She can be taught “where” to eliminate outside by taking the pup to the desired location and staying with the pup, verbally encouraging it to eliminate with a code word such as “hurry up” or “go potty”, etc. Don't actually play with her outside until after she eliminates. Business first and then pleasure! A cheerful praise session is in order after the pup eliminates outside as well as during playtime. If you catch her starting to eliminate in the house, it is best not to scold but, instead, to startle her with a clap of the hands, or shaking a soda can filled with coins or small rocks, or a stomp of your foot in order to stop her from eliminating and then quickly place your hand under her belly and scoot her to the same door used every time she exits from your house. Now she'll learn that she is supposed to go to that door whenever she needs to eliminate and you can respond by letting her out. It is OK to say "no" with a stern voice but try not to frighten her. We don't want the pup to fear you. Then praise her when she finishes the job outside. If you find a mistake on the floor but didn't catch her "in the act", just clean it up. Don't scold the dog or push her nose into it because it is too late for her to understand the association between the mistake and the punishment. Scolding would have needed to be done within 2 seconds for a pup or dog to understand the association. Any mistakes in the house should be cleaned up thoroughly and the area treated with an odor-neutralizing product so that the pup is not drawn back to the location by smell.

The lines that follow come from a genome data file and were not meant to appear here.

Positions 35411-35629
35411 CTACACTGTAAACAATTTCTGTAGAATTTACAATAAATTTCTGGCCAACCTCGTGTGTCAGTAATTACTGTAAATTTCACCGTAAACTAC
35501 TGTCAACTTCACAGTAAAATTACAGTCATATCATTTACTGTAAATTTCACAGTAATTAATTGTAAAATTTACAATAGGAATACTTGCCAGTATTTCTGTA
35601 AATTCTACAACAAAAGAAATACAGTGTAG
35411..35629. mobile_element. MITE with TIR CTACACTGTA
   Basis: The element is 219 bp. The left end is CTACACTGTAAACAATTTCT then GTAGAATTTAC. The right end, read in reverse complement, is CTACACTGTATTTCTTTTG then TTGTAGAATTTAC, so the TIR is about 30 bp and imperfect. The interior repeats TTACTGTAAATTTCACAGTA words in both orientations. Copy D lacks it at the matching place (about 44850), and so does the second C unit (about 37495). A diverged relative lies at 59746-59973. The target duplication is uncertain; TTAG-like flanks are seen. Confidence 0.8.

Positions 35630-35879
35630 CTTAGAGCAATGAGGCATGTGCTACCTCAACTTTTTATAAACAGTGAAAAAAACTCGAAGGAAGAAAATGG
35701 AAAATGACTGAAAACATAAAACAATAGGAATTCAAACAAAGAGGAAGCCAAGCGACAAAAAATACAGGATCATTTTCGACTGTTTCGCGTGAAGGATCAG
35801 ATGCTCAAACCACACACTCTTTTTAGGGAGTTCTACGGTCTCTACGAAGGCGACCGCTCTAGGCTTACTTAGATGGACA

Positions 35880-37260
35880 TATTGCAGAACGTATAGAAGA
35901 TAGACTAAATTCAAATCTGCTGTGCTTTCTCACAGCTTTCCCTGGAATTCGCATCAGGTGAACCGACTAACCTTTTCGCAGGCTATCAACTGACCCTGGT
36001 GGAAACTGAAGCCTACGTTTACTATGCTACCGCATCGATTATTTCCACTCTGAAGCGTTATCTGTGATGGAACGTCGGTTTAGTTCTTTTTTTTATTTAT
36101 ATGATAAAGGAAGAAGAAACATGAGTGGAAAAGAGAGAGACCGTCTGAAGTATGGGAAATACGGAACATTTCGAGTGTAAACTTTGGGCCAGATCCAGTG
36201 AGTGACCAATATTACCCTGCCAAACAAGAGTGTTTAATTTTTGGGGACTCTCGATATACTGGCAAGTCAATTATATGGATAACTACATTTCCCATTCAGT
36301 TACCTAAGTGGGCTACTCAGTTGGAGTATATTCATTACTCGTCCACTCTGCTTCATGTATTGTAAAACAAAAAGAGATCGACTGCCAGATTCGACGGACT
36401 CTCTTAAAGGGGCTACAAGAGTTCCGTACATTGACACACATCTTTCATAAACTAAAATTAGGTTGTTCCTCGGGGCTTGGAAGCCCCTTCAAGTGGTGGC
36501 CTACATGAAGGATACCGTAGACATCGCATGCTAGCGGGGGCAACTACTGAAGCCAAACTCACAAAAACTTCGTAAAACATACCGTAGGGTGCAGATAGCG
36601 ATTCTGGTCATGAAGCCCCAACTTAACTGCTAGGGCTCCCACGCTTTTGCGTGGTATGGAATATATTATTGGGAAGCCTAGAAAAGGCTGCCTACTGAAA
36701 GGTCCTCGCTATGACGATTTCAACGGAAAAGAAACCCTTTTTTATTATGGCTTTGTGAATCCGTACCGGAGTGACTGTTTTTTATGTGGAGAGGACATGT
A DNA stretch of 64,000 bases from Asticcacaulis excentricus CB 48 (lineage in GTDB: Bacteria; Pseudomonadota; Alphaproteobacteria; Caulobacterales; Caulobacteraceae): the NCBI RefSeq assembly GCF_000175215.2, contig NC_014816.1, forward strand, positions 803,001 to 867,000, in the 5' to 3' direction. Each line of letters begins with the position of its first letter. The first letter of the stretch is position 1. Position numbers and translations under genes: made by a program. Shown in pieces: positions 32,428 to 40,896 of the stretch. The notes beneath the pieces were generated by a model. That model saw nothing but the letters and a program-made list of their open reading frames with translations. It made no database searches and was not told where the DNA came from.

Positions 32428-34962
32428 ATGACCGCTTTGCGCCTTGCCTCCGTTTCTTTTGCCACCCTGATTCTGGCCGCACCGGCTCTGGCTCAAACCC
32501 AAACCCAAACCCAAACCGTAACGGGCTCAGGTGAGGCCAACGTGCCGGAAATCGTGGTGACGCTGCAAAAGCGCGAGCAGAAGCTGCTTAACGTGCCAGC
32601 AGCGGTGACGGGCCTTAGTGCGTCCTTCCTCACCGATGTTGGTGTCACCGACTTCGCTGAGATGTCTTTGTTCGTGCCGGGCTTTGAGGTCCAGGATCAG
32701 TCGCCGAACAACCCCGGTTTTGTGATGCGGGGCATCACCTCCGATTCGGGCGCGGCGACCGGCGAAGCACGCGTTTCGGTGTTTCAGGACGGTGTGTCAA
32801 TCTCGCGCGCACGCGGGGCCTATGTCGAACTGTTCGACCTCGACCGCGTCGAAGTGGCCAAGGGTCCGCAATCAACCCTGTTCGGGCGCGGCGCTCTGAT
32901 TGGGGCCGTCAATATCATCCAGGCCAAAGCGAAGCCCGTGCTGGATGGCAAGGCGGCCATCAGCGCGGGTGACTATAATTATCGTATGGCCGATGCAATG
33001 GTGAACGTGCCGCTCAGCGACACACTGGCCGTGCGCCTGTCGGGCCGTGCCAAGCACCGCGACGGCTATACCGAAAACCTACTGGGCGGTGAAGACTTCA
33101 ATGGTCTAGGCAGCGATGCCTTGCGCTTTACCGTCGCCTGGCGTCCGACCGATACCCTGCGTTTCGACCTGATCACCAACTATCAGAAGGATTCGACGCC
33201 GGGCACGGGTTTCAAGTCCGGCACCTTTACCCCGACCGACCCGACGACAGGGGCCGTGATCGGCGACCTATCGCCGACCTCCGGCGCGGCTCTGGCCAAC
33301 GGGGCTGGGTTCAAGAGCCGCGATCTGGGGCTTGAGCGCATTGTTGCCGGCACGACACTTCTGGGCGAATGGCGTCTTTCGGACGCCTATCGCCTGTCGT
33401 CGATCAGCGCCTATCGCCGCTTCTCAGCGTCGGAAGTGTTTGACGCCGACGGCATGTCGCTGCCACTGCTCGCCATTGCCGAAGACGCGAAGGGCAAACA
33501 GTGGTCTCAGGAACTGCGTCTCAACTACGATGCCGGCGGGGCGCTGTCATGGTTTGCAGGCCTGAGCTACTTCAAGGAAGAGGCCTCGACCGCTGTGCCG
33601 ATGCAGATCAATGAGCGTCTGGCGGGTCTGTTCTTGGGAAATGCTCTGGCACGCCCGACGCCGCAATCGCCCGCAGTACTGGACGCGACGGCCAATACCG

It is also handy to have a set feeding schedule for a puppy such as two or three times per day since this helps to regulate the bowels and makes it easier for you to predict when the puppy will have to eliminate. Leave enough time for the puppy to eliminate before being placed back in to a crate or confinement area and be sure to feed the last meal three to five hours before bedtime. Being consistent, rewarding appropriate behavior, and close observation will help ensure timely housetraining.
Courtesy of Dr Barbara Brack
We visited Zoey's siblings hoping to bring home a new pup...somehow we came home with three pups.
Here's Nellie, Addie,Lucy.
We had planned on the possibility of 2 pups from the out start. Lucie, aka Loveable Lucy; is a special needs kind of girl. She is hearing impaired and visual in just one eye. No one has told her she has infirmities. She's as sweet as the day is long! Her sister Nellie has a special bond with her and keeps her out of any trouble she might not be aware of.
Nelly and Lucy are Jane's kids.
Tyson, a staff member of our affiliate the Dog Cabin is recovering from a recent ACL surgery. This painful injury was recently diagnosed and repaired at this hospital by our consulting board certified surgical specialist last week.
Tyson is a 3 year old playful large boxer. Kevin and Nelly Reed, Tyson's parents are nursing him back to health. He's a real trooper and is convalescing well. Feel free to pay him a visit at the Dog Cabin. Flowers are not necessary, but a milk bone might be well received. Here is some info about canine ACL injuries.